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A place for thought, progress, and dissent.

Monday, September 27, 2004

Making the Electoral College Better

A couple of articles explain the ballot initiative in Colorado to split electoral votes between candidates.

The articles aren't great, so let me summarize: 49 states currently give all electoral votes in that state to the winner. So if you win Colorado you'd get all 9 electoral votes, no matter if you win by 1 vote or 1 million. Splitting would allow the votes to be split between candidates based on their percentage of the popular vote.

This a good step for correcting the problems with the electoral college. I hope, as do the proponents of the measure, that it will spread talk of altering or abolishing the electoral college on the national level.


At 3:27 AM, Anonymous Anonymous said...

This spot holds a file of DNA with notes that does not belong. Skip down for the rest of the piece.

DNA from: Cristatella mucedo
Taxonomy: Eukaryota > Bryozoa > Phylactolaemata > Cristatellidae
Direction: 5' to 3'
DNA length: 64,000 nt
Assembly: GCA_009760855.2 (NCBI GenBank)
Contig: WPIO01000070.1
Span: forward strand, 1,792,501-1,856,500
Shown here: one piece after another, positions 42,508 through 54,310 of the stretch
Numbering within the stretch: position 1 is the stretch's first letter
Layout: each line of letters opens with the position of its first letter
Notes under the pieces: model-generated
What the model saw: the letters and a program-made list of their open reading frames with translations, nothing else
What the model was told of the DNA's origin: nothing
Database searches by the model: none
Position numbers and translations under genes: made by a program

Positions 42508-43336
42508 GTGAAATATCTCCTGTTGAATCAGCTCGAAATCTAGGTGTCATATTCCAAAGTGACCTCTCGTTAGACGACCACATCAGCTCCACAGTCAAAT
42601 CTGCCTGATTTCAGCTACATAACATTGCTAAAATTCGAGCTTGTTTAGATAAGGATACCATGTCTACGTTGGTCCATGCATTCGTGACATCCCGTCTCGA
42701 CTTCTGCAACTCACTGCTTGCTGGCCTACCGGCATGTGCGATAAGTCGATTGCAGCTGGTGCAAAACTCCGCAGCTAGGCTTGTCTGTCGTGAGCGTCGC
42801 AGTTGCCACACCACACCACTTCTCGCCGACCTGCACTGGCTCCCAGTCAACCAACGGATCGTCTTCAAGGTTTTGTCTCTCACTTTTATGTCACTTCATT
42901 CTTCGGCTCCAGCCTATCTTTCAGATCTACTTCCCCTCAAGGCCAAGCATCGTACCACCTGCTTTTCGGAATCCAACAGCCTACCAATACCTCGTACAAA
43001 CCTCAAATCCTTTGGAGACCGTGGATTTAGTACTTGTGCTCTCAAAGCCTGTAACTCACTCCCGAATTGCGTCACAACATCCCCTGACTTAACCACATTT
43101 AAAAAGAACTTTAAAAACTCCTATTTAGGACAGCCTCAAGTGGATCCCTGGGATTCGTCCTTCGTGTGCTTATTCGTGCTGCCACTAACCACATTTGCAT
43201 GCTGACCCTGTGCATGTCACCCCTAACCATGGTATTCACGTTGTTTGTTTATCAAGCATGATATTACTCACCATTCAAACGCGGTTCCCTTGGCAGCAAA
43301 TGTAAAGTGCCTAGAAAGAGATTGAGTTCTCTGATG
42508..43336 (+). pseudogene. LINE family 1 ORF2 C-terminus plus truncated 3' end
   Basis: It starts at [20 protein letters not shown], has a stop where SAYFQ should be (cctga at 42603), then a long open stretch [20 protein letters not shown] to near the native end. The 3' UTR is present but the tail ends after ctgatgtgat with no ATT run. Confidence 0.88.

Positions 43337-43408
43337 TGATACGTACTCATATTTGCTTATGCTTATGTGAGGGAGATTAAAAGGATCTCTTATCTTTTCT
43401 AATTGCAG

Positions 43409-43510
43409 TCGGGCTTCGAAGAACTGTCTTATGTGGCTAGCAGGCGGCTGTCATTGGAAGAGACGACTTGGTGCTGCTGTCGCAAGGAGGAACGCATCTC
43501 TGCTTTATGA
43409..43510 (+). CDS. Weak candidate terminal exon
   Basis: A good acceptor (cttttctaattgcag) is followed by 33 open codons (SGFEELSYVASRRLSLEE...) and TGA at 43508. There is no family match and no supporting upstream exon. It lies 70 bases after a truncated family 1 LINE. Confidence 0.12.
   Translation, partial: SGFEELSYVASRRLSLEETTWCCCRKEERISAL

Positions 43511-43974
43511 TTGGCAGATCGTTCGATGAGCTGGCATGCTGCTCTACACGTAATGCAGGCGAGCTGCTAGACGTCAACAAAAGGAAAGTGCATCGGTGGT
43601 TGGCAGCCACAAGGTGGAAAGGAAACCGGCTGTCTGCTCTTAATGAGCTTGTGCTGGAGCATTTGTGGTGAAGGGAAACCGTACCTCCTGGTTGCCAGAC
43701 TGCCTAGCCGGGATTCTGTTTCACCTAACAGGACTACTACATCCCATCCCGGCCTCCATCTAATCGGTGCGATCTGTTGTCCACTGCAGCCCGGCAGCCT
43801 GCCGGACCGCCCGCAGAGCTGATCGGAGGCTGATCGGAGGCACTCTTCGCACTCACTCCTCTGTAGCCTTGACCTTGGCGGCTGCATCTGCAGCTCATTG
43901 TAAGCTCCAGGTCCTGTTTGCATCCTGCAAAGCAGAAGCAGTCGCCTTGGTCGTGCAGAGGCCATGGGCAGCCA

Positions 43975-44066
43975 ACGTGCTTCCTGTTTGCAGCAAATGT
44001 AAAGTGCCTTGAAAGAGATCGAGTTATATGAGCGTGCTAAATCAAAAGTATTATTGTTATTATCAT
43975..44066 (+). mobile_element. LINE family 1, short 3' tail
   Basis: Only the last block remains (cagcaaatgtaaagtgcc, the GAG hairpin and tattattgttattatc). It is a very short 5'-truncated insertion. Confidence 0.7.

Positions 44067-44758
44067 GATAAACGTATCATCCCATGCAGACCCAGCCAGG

Well, for as many problems as the Electoral College does have, it is seldom recognized for its remarkable usefulness. By creating lump votes, which is the method the Electoral College system effectively employs, smaller states make their vote more powerful through the aggregate. This means that those states become more advantageous in terms of political campaigning. Particularly in a state like Colorado with a small-mid number of votes (9), the state may get relatively overlooked by political leaders who realize that they will get 4-5 votes either way. Basically, this means that politicians would not bother campaigning in Colorado because the expense of action there would not compute to a noticeable gain in electoral votes. Therefore, it may very well be advantageous for Colorado to maintain a lump-sum electoral system. Naturally, as you have said, such a method does discount the vote of the individual in favor of the aggregate; however, without such a measure, the state would likely lose all attention from potential future presidents. It would simply not be worth the money for either party to campaign in a state where the slight potential gain realized through expenditures would only result in a single or perhaps two electoral votes. In contrast, in Colorado’s currently divided environment, a politician may spend a great deal of time and money there so as to shift its balance to their favor, thus securing nine votes. Ultimately, Colorado remains more enticing and therefore powerful in the political environment if it maintains the present electoral system.


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